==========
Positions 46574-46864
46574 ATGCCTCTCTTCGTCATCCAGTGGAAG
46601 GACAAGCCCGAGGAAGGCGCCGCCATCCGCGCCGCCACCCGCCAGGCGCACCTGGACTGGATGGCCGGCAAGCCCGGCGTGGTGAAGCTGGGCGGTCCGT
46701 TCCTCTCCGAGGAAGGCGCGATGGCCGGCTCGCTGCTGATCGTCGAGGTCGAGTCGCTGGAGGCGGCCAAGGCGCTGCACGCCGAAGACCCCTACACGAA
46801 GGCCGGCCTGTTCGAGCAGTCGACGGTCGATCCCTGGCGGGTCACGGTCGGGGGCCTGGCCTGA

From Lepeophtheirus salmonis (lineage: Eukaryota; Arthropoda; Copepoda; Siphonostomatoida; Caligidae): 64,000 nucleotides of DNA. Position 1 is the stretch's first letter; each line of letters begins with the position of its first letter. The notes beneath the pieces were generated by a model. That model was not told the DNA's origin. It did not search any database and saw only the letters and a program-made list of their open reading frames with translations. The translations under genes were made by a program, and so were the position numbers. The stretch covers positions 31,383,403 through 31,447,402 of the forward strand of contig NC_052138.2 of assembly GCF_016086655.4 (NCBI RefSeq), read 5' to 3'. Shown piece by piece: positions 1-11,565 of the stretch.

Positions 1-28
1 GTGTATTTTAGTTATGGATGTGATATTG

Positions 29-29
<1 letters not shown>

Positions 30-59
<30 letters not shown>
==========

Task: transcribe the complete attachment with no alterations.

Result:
Positions 46574-46864
46574 ATGCCTCTCTTCGTCATCCAGTGGAAG
46601 GACAAGCCCGAGGAAGGCGCCGCCATCCGCGCCGCCACCCGCCAGGCGCACCTGGACTGGATGGCCGGCAAGCCCGGCGTGGTGAAGCTGGGCGGTCCGT
46701 TCCTCTCCGAGGAAGGCGCGATGGCCGGCTCGCTGCTGATCGTCGAGGTCGAGTCGCTGGAGGCGGCCAAGGCGCTGCACGCCGAAGACCCCTACACGAA
46801 GGCCGGCCTGTTCGAGCAGTCGACGGTCGATCCCTGGCGGGTCACGGTCGGGGGCCTGGCCTGA

From Lepeophtheirus salmonis (lineage: Eukaryota; Arthropoda; Copepoda; Siphonostomatoida; Caligidae): 64,000 nucleotides of DNA. Position 1 is the stretch's first letter; each line of letters begins with the position of its first letter. The notes beneath the pieces were generated by a model. That model was not told the DNA's origin. It did not search any database and saw only the letters and a program-made list of their open reading frames with translations. The translations under genes were made by a program, and so were the position numbers. The stretch covers positions 31,383,403 through 31,447,402 of the forward strand of contig NC_052138.2 of assembly GCF_016086655.4 (NCBI RefSeq), read 5' to 3'. Shown piece by piece: positions 1-11,565 of the stretch.

Positions 1-28
1 GTGTATTTTAGTTATGGATGTGATATTG

Positions 29-29
<1 letters not shown>

Positions 30-59
<30 letters not shown>